The Browns enter 2015 having changed offensive coordinators again, still searching for a real answer at quarterback and still trying to climb out of fourth place in the rugged AFC North. Though this year’s team should have better overall talent and depth and should benefit from having coach Mike Pettine and several key veterans back, it’s fair to wonder if there’s enough offensive firepower to allow the Browns to compete with the league’s best teams.
The defense has been upgraded, and with better tackling and better health among the front seven, there should be a noticeable improvement against the run. The secondary is an experienced and well-paid bunch, too, and has leaders and playmakers in Joe Haden, Donte Whitner, Tashaun Gipson and Tramon Williams.
The offensive line is the team’s strongest and deepest unit, with Alex Mack set to return at center after an injury-shortened 2014 season and perennial Pro Bowler Joe Thomas back at left tackle. Thomas will tutor second-year guard Joel Bitonio and 2015 first-rounder Cameron Erving, who is Mack’s likely eventual successor at center but could play right guard or right tackle. The Browns will try to establish the run and hope to throw off play-action from that.
They’re still building for the future, too; a year after spending two first-round picks on early draft entries who brought maturity issues to the NFL, the Browns went with older, productive players, many of whom figure as 2015 contributors and 2016 starters.
Brian Hoyer was allowed to leave after starting 13 games at quarterback before giving way to Johnny Manziel, who was totally overwhelmed in two starts and spent 10 weeks of the offseason in a rehab center for undisclosed issues. Veteran journeyman Josh McCown was signed to start at quarterback, and veteran receivers Dwayne Bowe and Brian Hartline were added after the Browns learned their most talented receiver, Josh Gordon, was suspended for at least one year.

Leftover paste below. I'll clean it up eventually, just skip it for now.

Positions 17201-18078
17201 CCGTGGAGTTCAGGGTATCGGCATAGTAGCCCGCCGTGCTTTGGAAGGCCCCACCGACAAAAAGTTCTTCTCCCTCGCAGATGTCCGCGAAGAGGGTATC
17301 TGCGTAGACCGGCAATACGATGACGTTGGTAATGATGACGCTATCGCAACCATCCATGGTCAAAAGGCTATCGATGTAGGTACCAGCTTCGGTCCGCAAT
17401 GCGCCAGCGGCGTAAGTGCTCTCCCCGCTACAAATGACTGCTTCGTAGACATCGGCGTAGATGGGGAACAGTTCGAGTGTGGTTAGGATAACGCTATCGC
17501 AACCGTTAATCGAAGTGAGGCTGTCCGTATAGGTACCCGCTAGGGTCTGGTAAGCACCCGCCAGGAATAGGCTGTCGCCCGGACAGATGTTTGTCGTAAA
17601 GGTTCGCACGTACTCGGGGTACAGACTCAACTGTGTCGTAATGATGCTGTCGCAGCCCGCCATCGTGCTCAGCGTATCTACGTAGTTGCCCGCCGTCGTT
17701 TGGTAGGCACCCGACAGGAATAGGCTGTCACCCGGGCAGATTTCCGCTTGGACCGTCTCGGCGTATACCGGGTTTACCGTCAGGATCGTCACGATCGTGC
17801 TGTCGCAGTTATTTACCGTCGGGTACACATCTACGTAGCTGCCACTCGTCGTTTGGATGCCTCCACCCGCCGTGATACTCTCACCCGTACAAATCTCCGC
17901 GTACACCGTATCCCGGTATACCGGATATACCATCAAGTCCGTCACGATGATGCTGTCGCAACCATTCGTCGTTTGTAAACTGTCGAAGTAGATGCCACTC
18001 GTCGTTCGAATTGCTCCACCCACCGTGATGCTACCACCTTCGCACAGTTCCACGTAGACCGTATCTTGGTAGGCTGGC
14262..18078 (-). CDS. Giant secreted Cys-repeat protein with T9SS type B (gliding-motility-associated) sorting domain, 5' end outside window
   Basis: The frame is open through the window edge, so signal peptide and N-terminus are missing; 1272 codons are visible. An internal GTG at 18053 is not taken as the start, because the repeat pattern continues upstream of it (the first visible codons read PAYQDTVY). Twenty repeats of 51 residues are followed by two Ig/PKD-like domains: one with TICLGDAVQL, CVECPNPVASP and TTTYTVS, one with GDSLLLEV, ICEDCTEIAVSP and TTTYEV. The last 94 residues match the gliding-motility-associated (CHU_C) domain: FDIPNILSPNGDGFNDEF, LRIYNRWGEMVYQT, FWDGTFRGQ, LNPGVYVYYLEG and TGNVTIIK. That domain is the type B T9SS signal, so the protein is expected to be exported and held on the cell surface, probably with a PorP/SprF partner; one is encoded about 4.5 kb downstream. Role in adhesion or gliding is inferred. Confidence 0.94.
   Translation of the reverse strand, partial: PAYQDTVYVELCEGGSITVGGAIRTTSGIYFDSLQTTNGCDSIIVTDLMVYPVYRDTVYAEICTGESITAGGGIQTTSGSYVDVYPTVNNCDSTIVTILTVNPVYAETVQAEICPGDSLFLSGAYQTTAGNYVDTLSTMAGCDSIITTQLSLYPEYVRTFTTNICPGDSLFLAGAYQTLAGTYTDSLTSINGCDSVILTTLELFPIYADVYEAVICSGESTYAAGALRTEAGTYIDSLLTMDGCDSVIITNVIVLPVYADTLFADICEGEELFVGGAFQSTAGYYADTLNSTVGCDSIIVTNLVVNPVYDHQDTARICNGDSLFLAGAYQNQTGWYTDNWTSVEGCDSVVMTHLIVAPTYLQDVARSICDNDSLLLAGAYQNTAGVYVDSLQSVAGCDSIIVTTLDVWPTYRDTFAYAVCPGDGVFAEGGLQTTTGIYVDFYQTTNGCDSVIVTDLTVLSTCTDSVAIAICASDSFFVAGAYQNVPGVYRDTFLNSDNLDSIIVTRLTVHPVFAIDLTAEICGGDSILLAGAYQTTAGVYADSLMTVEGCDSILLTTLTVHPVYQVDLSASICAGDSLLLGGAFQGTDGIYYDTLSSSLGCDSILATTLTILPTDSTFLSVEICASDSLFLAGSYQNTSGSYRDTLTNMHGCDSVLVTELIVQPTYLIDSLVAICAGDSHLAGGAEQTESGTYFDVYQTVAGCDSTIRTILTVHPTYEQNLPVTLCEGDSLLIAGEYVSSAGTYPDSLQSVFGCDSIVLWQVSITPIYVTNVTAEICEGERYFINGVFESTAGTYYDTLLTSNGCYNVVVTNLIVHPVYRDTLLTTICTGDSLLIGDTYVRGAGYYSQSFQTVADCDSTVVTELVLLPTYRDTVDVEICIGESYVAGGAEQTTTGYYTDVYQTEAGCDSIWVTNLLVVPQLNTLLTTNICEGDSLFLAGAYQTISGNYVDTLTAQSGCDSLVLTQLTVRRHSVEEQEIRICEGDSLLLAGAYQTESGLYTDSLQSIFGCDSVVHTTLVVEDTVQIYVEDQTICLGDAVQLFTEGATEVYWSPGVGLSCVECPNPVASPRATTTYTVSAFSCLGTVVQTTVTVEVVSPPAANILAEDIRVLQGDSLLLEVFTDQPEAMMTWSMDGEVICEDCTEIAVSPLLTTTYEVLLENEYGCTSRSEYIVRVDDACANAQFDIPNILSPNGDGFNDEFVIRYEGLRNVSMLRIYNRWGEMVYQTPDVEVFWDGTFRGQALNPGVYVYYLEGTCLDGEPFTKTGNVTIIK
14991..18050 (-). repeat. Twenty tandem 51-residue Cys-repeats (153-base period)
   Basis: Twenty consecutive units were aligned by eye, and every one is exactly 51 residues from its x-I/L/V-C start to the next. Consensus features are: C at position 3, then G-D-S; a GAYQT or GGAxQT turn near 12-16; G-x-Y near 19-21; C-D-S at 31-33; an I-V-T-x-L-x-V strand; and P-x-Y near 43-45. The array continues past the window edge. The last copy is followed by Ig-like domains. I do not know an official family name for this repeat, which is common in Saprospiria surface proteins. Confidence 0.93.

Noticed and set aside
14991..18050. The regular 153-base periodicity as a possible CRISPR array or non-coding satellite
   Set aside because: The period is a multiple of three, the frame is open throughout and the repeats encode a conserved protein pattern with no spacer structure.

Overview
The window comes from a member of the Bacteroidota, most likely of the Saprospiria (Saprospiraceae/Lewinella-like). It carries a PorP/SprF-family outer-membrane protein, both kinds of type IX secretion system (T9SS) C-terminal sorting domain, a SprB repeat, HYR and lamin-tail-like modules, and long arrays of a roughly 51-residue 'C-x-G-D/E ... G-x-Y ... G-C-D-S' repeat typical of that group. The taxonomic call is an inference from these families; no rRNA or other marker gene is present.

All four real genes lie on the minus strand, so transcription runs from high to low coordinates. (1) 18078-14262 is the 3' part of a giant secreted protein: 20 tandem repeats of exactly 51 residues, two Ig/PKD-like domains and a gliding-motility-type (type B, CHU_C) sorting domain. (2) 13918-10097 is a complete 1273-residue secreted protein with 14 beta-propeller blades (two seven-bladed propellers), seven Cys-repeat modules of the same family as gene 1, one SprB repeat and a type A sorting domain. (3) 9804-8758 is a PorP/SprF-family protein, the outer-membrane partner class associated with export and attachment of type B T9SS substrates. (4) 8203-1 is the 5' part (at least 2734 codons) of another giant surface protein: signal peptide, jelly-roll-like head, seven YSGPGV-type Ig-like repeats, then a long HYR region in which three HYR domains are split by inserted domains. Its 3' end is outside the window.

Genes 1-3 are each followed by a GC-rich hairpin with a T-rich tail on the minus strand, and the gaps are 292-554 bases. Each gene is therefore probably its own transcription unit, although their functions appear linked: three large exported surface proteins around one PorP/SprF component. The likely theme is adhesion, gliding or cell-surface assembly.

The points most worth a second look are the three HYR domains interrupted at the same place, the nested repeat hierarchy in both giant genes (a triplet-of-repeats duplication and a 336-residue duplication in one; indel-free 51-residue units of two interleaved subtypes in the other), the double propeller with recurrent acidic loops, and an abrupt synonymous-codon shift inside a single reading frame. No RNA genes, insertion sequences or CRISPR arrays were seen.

Tight end Jordan Cameron departed via free agency, and offensive coordinator Kyle Shanahan asked out, meaning 2015 marks a fresh start for almost everybody who will touch the ball. Running backs Terrance West and Isaiah Crowell showed promise as rookies, and both are strong, physical runners who figure to have a chance to improve as they get more comfortable with the NFL game. Slot receiver Andrew Hawkins is a playmaker whose opportunities to be productive figure to depend on the ability of Bowe and Hartline to get open down the field.
Manziel returned to the team in the spring, but the Browns’ decision not to draft a quarterback affirmed the assumption that McCown will start 2015 and Manziel will be given a chance to learn how to be an NFL quarterback from the sideline. His task is to prove to the team that his admitted work-ethic issues from last season are in the past. McCown took a beating last year in Tampa Bay, but the Browns believe with a better offensive line and a run-first approach, he’ll be more like the player who kept the Bears afloat in 2013 when Jay Cutler was injured.
Improvement will be judged by efficiency and on the scoreboard. The 2014 Browns had the league’s worst completion percentage (54.6) and third-down success rate and were 27th in the NFL in scoring. The loss of Mack was huge to the offense’s identity and ability to convert key short-yardage chances. But even with the line set to return intact — and possibly with more depth — the Browns still have to prove they have the skill players to turn routine plays into big gains and consistently score more than 20 points per game.